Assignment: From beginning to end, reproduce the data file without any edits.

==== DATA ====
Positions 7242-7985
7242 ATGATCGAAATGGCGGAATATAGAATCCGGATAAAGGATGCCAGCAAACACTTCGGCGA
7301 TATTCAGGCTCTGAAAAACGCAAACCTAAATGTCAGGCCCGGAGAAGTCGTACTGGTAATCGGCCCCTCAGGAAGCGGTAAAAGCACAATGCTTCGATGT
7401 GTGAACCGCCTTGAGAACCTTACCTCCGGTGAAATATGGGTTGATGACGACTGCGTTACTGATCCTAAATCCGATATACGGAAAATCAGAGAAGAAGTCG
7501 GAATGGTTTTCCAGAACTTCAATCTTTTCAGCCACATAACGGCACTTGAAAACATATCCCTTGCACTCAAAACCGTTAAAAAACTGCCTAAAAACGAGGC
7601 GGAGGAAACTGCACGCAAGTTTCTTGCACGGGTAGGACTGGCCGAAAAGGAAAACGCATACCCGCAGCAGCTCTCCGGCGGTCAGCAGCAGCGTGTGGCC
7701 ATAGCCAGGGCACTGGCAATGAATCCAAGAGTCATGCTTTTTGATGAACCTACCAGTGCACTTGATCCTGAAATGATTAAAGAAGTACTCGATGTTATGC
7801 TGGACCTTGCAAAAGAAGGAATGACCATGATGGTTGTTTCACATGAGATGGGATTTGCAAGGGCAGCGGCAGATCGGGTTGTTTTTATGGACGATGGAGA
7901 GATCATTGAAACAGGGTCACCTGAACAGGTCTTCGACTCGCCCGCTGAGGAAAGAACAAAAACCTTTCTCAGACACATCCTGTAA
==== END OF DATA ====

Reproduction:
Positions 7242-7985
7242 ATGATCGAAATGGCGGAATATAGAATCCGGATAAAGGATGCCAGCAAACACTTCGGCGA
7301 TATTCAGGCTCTGAAAAACGCAAACCTAAATGTCAGGCCCGGAGAAGTCGTACTGGTAATCGGCCCCTCAGGAAGCGGTAAAAGCACAATGCTTCGATGT
7401 GTGAACCGCCTTGAGAACCTTACCTCCGGTGAAATATGGGTTGATGACGACTGCGTTACTGATCCTAAATCCGATATACGGAAAATCAGAGAAGAAGTCG
7501 GAATGGTTTTCCAGAACTTCAATCTTTTCAGCCACATAACGGCACTTGAAAACATATCCCTTGCACTCAAAACCGTTAAAAAACTGCCTAAAAACGAGGC
7601 GGAGGAAACTGCACGCAAGTTTCTTGCACGGGTAGGACTGGCCGAAAAGGAAAACGCATACCCGCAGCAGCTCTCCGGCGGTCAGCAGCAGCGTGTGGCC
7701 ATAGCCAGGGCACTGGCAATGAATCCAAGAGTCATGCTTTTTGATGAACCTACCAGTGCACTTGATCCTGAAATGATTAAAGAAGTACTCGATGTTATGC
7801 TGGACCTTGCAAAAGAAGGAATGACCATGATGGTTGTTTCACATGAGATGGGATTTGCAAGGGCAGCGGCAGATCGGGTTGTTTTTATGGACGATGGAGA
7901 GATCATTGAAACAGGGTCACCTGAACAGGTCTTCGACTCGCCCGCTGAGGAAAGAACAAAAACCTTTCTCAGACACATCCTGTAA